Tim Lince

A new trend of sellers on online marketplaces offering customisable code for programmers to easily reskin popular phone apps is on the rise, and should be on the radars of all trademark counsel who enforce marks that are represented on app stores. The good news is that, as one industry expert notes, taking down one infringing customisable code could potentially stop hundreds of infringing apps from entering the app store environment.

Recent news reports looked at an unofficial sequel to the popular Minecraft: Pocket Edition that was topping the charts on Apple’s iOS Store - a feat that would require thousands of downloads. The game, entitled Minecraft: Pocket Edition 2, was priced at $10.99 (the same price as the legitimate original) and screenshots suggested it was a game with graphics more advanced than the original Minecraft game. A host of five-star reviews on the game’s app store page also added to its legitimacy. However, if a user downloaded the game, it turned out to be a simple 2D game and did not resemble the screenshots. Unsurprisingly, shortly after the news articles and subsequent user backlash, Apple removed the game from the store following an IP infringement notice from Minecraft developer Mojang. The success of this fake app, in terms of the number of downloads, was of particular concern following the discovery of malicious code being added to thousands of so-called ‘clone apps’ on app stores, which take advantage of the popularity of a successful app by creating a copycat version that appears to be affiliated with the original. However, even absent the presence of malware, the potential reputational hit from duped customers is clear.

Further investigation suggests that this particular fake app was a reskin of a source code available to buy on digital marketplace CodeCanyon (the code in question was taken down shortly after the creator was contacted by World Trademark Review). The code, entitled ‘Fist Of Zombies’, was created by a company called Hybera and could be licensed for between $15 and $75. Hybera has a number of source codes available to license, including code for the popular app Fruit Ninja (also taken down shortly after being contacted, but available to view here), promising “easy to replace” graphics. CodeCanyon also hosts customisable code that allows users to easily clone popular apps including Angry Birds, Badland, Tetris and Swing Copters. Another coding marketplace, ChupaMobile, offers customisable code to clone apps including Pac-Man, Super Mario and Flappy Bird.

The latter, available to licence for between $199 and $999, claims it is “one reskin [that has] already featured 247 times on the App Store”. Its creator claims the code has great money-making potential: “We have taken a very close look and reverse engineered games like Clash of Clans, Candy Crush Saga and Jetpack Joyride. We have taken that knowledge and put it into ‘Flappy Blueprint’. That is why it is the ultimate app and it has a ‘Powerful Monetization System’.” A sales pitch on a source code for viral hit 2048 states: “Now the 2048 puzzle game for iOS is gaining popularity and you don’t want to be late to earn some $$$. So don’t wait for another opportunity and come ride the wave with us.”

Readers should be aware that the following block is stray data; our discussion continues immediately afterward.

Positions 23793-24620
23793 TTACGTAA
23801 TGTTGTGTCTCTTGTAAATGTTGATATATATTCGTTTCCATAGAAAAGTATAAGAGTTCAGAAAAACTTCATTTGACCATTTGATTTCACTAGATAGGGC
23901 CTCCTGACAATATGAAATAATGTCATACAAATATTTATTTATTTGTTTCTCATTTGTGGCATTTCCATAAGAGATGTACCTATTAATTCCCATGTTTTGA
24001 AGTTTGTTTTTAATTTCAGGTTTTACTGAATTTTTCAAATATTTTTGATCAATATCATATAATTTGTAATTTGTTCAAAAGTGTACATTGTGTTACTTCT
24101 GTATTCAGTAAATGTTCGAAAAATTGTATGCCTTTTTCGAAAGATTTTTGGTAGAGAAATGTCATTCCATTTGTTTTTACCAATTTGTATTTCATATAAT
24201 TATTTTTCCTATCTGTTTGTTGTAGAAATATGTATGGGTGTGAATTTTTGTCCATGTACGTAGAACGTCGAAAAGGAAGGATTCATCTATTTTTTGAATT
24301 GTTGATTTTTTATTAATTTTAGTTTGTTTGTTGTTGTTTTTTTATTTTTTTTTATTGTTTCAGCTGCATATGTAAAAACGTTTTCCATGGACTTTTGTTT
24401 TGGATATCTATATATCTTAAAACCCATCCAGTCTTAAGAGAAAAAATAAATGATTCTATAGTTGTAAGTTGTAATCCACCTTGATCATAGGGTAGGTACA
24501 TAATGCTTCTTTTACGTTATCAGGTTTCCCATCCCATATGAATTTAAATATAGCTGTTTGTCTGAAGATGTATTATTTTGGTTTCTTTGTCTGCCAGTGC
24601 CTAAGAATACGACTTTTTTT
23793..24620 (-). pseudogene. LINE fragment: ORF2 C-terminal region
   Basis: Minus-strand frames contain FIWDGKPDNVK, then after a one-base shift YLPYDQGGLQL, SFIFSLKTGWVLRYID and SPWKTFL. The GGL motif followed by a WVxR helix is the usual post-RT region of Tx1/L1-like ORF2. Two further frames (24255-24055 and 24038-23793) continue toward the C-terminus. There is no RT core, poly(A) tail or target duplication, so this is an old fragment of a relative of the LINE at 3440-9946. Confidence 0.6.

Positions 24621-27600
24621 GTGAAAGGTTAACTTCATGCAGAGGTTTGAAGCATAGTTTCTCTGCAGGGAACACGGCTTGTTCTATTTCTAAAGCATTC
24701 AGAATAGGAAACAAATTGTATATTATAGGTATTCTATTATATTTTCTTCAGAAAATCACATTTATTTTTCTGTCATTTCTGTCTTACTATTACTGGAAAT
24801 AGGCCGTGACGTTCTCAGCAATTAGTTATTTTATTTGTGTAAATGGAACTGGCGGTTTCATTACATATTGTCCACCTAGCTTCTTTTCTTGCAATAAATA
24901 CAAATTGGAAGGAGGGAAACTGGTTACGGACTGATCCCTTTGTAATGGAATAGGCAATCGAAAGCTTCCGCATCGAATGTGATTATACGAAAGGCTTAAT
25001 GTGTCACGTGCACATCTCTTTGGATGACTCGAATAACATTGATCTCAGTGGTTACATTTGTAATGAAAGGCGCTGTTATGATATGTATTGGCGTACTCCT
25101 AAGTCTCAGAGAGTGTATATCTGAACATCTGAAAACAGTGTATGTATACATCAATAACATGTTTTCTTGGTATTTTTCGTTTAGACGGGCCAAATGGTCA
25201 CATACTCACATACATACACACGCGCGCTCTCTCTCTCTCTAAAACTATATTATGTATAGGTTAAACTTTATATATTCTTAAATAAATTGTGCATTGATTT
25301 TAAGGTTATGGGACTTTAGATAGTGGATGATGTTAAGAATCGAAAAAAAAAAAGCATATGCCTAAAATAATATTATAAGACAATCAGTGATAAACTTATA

It is worth noting that CodeCanyon has a dedicated page to report IP infringement, while ChupaMobile has a specific email address for copyright claims. However, Ryan Morrison, who runs a firm that specialises in representing independent games companies, argues that such coding marketplaces make  potentially IP-infringing clone apps easier to create, adding: “Online marketplaces that sell this type of code, which allows very easy reskins of popular apps, are fuelling the pirate community on app stores. For IP counsel that are policing marks on app stores, coding marketplaces should definitely be added to their enforcement rotation. One problem is that many attorneys don't know websites like these exist or realise that they are a potential problem. Coding websites for most law firms start and end with GitHub, but there are many other websites where people can buy or license source codes. And the example of the fake Minecraft: Pocket Edition 2 is exactly why you should be watching - it turned into a PR nightmare for Mojang, especially because Minecraft has an extremely young fanbase who don't necessarily know how to check if an app is legitimate, so it made it ripe for an IP-infringing clone app.”

As demonstrated by the aforementioned Flappy Bird code reportedly being used to create nearly 250 clone apps, Morrison concludes that policing coding marketplaces can have a clear payback: "This kind of infringement is rampant on the internet, it's something that every IP attorney who deals with video games or software should be policing very aggressively. Shutting down one infringing code means you are potentially stopping hundreds of final products you'd have to fight eventually. Ultimately, cutting an issue off at the head is a very proactive, potentially cost-saving way of enforcement."


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